Tough start to F1 for Force India

The first Indian-owned team to start a Formula One race were given a tough lesson in the realities of the sport when both their cars failed to finish Sunday's Australian Grand Prix.


Force India, which is co-owned by Indian billionaire Vijay Mallya, never expected to challenge the likes of McLaren and Ferrari for victory but were hoping to at least make it to the finish. 
Former Australian Grand Prix winner, Italian Giancarlo Fisichella, crashed out on the first corner, while Germany's Adrian Sutil retired after eight laps because of a hydraulic pressure problem. 
"It was a very disappointing first race for Force India," the team's chief technical officer Mike Gascoyne told reporters. 
"We missed a great opportunity to score points... and we have to look to get a better result in Malaysia (next weekend)."
The team's frustration at failing to finish the race was compounded by an unusually high casualty rate which saw just seven cars complete the event. 
Fisichella, who had started from 16th place in the grid, made a clean getaway when the race began but came to an abrupt halt when he was caught in a pile-up. 
"I was very disappointed as I lost the race at the first corner because another driver came in like a kamikaze into my car," Fisichella said. 
"It was very frustrating because this was such a good opportunity to score points." 

AVOIDED CARNAGE 
Sutil started the race from the pit lane after cracking a chassis in qualifying. He managed to avoid the carnage at the first corner and got as high as 13th place before his day also ended prematurely.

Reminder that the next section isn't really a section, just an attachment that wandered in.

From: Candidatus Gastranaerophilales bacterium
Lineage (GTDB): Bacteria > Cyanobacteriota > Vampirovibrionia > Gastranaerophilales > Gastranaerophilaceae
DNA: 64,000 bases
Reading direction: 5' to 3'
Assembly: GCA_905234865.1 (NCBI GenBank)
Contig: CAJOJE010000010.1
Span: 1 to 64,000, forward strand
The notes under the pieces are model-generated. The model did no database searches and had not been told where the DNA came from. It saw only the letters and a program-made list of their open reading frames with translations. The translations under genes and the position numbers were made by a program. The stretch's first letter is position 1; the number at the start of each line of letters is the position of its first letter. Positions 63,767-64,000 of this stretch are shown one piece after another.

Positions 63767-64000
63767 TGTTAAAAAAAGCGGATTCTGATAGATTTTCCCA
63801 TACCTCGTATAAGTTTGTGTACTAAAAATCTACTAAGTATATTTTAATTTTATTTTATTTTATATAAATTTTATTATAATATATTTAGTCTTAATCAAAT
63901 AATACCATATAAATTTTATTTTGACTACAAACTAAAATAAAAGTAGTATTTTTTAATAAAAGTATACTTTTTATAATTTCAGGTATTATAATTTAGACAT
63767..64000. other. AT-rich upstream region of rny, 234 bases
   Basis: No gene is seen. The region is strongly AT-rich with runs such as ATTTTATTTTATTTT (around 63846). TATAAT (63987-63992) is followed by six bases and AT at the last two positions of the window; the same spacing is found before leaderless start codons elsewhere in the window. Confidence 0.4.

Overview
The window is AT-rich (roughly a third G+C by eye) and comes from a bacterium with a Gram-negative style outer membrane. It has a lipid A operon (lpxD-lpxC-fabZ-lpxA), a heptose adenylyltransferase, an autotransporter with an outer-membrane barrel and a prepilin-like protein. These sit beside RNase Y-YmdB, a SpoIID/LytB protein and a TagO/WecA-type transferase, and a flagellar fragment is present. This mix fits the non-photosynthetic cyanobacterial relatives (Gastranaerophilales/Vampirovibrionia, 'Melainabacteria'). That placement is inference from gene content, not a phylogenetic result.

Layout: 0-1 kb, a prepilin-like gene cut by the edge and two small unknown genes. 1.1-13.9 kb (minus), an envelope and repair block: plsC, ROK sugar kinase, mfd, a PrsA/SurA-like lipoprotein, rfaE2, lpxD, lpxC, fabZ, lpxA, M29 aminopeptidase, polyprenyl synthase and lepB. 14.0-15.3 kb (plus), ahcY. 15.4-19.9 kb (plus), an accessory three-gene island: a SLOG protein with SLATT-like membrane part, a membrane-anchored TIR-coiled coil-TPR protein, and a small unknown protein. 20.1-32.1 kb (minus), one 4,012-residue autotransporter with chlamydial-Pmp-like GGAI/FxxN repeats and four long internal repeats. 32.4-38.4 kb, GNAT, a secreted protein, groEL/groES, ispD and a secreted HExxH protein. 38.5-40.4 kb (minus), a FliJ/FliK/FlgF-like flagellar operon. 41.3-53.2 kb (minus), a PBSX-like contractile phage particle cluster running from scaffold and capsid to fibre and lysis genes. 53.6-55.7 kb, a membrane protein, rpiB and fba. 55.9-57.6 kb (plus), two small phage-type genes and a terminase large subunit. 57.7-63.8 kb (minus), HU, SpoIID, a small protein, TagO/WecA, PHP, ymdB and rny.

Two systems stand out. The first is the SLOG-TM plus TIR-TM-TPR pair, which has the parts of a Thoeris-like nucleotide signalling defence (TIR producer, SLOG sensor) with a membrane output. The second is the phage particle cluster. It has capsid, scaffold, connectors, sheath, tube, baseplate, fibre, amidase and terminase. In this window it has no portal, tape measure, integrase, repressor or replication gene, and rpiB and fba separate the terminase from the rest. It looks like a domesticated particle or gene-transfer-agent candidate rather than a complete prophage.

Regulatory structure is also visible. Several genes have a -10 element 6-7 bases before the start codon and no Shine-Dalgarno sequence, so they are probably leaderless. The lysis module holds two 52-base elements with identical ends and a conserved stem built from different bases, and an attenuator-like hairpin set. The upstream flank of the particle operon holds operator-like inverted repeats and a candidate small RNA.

"It was good while it lasted," Sutil said. "In the opening laps, I could stay with the guys in front of me." 
Force India raced as Spyker last season, scoring just one point and finished 10th overall in the 11-team championship after McLaren were stripped of all their points for a spying controversy.
Mallya bought the team in the hope that Force India would be on the podium when New Delhi hosts a Formula One race in 2010 but knows the obstacles they face. 
Despite his disappointment at failing to finish the race, Mallya said there were still plenty of encouraging signs. 
"I was very pleased with the weekend despite the frustration of going out early in this astonishing race," he said. 
"I was, however, very encouraged with the pace we showed in the practice sessions. 
"Although qualifying was ultimately disappointing, last year in Australia this team was well off the pace, this year we were up with the midfield."